Popular posts from this blog

Sentience - Nicholas Humphrey *****

The first seventy-odd pages of this book are absolutely phenomenal (pun intended, though still true). We start with a near-stream of consciousness prologue - very appropriate for a book on sentience - and then go on to have a description of the early part of Nicholas Humphrey's career in a wonderfully approachable fashion with a writing style somewhere between a deep conversation and a thought process. I particularly loved Humphrey's description of his heading off to Elba to investigate the paranormal claims of the eccentric Hugh Sartorius Whitaker and his experiences with Dian Fossey (not always pleasant) when visiting to study the 'natural psychologist' ability of gorillas. The book then takes a change of tack, signified by the author heading the next chapter 'To work', as he sets out to build for us his theory on the nature of sentience and 'phenomenal consciousness'. This too is very interesting, but lacks the same storytelling verve. It's also a

The Magick of Matter - Felix Flicker ****

This is a book about condensed matter physics, surely a particularly boring-sounding name for one of the most interesting parts of the subject. It's about the physics of things we encounter. When you think about it, it's quite odd that most popular physics books are about things like quantum physics and cosmology and particle physics that don't deal with things we can put our hands on or see. Of course quantum physics impacts lots of everyday objects through electronics etc., but it's still driven by particles we can't see or experience in a normal sense. Felix Flicker introduces us to two key aspects of the physics of tangible stuff - emergence and chaos (though in practice, chaos only gets a passing mention). Because, as he points out, the problem with purely looking at the particle level is that stuff really is the more than the sum of its parts. The chaos and uncertainty part was handled excellently in Tim Palmer's recent The Primacy of Doubt , but this book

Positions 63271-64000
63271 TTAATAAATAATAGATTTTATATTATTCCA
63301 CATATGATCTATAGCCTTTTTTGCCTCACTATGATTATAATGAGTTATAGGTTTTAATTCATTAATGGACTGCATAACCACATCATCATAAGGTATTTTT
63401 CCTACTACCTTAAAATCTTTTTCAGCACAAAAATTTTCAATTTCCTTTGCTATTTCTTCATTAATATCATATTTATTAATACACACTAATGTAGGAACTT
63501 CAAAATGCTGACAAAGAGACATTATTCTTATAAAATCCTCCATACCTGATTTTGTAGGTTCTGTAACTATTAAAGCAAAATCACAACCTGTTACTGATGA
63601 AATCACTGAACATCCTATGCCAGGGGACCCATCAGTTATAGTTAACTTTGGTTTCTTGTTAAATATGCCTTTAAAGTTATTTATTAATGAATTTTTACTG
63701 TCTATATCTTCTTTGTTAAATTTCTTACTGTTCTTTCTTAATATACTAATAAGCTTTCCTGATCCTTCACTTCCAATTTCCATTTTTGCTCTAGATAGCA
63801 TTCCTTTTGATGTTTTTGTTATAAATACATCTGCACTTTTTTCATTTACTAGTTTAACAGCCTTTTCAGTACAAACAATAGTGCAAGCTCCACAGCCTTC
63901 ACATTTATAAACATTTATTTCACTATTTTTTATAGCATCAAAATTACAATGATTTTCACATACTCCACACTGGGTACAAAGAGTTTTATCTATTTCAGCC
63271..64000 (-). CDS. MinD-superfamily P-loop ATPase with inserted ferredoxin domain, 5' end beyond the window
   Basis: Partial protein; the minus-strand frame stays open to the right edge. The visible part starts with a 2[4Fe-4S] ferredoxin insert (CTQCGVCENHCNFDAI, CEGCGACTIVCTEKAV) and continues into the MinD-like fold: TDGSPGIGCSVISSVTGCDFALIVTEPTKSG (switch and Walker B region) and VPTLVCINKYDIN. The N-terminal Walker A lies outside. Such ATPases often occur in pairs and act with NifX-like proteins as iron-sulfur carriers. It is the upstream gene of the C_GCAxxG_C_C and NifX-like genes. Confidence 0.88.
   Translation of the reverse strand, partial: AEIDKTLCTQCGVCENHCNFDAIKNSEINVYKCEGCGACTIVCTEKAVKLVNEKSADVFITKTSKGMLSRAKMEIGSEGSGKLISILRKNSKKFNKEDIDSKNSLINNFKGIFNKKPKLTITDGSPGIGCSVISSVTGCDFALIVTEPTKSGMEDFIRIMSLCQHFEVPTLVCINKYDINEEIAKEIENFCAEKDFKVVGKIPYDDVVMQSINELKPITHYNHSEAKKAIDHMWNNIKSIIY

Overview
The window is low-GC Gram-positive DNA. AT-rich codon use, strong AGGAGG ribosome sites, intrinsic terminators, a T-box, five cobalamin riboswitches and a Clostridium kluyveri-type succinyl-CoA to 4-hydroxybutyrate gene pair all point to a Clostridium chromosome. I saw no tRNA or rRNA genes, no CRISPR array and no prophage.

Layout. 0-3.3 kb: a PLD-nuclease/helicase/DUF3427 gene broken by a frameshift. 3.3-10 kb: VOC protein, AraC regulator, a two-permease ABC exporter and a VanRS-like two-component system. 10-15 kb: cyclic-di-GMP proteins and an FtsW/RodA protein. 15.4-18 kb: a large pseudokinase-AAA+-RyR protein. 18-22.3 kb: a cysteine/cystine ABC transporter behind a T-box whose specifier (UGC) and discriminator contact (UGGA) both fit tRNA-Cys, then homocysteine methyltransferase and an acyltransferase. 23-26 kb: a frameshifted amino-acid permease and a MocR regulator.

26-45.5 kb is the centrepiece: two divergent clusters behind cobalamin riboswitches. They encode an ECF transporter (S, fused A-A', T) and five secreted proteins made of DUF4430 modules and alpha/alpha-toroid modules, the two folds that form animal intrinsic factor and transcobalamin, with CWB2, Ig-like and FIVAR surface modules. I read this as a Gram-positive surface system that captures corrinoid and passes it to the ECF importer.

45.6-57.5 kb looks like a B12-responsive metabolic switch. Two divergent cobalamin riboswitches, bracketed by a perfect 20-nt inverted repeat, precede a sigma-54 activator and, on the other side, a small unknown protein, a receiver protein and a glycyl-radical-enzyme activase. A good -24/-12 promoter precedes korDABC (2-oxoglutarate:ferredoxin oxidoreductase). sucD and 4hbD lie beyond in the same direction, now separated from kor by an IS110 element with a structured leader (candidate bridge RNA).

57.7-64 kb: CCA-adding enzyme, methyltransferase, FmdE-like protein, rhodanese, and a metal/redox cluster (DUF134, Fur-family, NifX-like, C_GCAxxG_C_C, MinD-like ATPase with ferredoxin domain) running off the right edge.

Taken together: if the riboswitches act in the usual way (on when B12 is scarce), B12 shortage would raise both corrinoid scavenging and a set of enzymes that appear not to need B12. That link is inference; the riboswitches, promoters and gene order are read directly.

How Your Brain Works - Greg Gage and Tim Marzullo ***

As soon as you see the cover of this book, it feels like it's going to be light hearted and super fun (or at least it seems the authors want it to be this). In practice, it's not. It might have big, Joy of Sex style line drawings and an odd shape with cheap feeling paper, but the content is fairly straightforwardly serious.  In the introduction Greg Gage and Tim Marzullo tells us that 'There are many examples of how amateur scientists add to our collective understanding of nature.' This feels a dubious statement at best - it's obviously true historically when professional scientists didn't exist, but these days amateur contributions are distinctly niche. If you think of any of the really big scientific breakthroughs of the last 100 years, there isn't a lot of amateur input. And using this book certainly won't add anything. Once we get into the book proper, it delivers on at least part of the subtitle 'neuroscience experiments for everyone' - the